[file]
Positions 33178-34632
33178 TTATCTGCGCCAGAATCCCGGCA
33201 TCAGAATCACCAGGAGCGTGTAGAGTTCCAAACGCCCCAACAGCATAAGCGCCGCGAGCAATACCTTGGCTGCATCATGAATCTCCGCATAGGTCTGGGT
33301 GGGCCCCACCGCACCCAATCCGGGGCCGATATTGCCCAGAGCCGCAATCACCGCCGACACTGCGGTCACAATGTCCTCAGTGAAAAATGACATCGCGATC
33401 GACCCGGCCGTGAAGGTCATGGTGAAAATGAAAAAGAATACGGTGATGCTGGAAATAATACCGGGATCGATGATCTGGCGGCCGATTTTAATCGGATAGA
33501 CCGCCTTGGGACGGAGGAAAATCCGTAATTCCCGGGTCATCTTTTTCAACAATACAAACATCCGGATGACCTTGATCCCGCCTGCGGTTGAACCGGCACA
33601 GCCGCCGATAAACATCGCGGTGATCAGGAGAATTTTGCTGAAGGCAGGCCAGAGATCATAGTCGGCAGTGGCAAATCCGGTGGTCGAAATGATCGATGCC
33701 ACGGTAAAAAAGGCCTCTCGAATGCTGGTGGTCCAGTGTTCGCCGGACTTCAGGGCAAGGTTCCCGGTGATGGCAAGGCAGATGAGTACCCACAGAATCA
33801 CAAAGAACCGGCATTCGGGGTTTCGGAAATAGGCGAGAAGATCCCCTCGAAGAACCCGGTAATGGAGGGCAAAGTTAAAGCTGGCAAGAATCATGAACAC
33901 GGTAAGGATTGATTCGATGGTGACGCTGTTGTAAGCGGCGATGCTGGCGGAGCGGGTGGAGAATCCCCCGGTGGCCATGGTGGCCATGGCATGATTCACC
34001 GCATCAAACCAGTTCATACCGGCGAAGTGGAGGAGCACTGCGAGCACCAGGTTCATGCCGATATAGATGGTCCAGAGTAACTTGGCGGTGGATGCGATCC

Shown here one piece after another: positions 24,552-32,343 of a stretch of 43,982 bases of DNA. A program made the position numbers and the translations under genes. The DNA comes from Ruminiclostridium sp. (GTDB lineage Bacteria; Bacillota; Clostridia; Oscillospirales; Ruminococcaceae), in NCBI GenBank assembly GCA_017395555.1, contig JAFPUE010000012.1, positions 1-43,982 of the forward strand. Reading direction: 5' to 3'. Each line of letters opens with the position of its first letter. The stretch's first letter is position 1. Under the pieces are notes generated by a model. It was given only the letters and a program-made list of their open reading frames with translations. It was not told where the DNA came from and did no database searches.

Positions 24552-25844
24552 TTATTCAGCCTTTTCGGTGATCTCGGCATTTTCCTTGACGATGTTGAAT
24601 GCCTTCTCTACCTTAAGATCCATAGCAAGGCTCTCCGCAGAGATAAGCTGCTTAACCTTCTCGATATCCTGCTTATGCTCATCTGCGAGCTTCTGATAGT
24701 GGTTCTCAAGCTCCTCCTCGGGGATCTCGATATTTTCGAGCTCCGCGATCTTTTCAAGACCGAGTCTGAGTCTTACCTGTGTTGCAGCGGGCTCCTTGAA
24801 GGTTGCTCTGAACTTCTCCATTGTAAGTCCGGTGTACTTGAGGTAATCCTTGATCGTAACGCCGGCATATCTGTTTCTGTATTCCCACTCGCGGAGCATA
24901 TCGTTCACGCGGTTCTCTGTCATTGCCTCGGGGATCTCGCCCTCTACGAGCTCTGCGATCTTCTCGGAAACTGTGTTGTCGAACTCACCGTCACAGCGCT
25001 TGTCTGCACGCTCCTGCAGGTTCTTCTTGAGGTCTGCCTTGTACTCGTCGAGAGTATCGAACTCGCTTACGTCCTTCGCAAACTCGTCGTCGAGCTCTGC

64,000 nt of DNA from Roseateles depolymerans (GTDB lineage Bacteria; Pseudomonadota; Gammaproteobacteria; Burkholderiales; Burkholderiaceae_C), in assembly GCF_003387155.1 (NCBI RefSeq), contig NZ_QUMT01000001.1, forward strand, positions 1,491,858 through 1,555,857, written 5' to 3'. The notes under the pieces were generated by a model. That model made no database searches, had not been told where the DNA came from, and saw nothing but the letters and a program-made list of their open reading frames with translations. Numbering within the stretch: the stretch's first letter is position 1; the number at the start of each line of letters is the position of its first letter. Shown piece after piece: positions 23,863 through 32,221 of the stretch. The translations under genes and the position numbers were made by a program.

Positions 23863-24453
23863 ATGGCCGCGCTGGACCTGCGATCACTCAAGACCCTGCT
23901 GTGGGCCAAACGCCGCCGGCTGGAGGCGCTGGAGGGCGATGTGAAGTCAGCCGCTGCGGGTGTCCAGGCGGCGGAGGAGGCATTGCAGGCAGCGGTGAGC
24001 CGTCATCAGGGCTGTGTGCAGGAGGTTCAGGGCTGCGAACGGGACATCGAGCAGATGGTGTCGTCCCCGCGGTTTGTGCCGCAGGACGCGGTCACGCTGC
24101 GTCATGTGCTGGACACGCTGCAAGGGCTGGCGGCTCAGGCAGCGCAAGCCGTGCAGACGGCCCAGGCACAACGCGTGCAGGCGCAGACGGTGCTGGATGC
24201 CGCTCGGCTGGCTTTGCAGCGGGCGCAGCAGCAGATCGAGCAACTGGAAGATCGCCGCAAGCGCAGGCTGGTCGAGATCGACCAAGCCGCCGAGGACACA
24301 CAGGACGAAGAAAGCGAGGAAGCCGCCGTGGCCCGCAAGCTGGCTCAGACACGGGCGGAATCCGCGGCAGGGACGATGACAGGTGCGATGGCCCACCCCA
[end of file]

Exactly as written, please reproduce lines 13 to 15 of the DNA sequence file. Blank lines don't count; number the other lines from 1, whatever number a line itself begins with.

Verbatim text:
Positions 24552-25844
24552 TTATTCAGCCTTTTCGGTGATCTCGGCATTTTCCTTGACGATGTTGAAT
24601 GCCTTCTCTACCTTAAGATCCATAGCAAGGCTCTCCGCAGAGATAAGCTGCTTAACCTTCTCGATATCCTGCTTATGCTCATCTGCGAGCTTCTGATAGT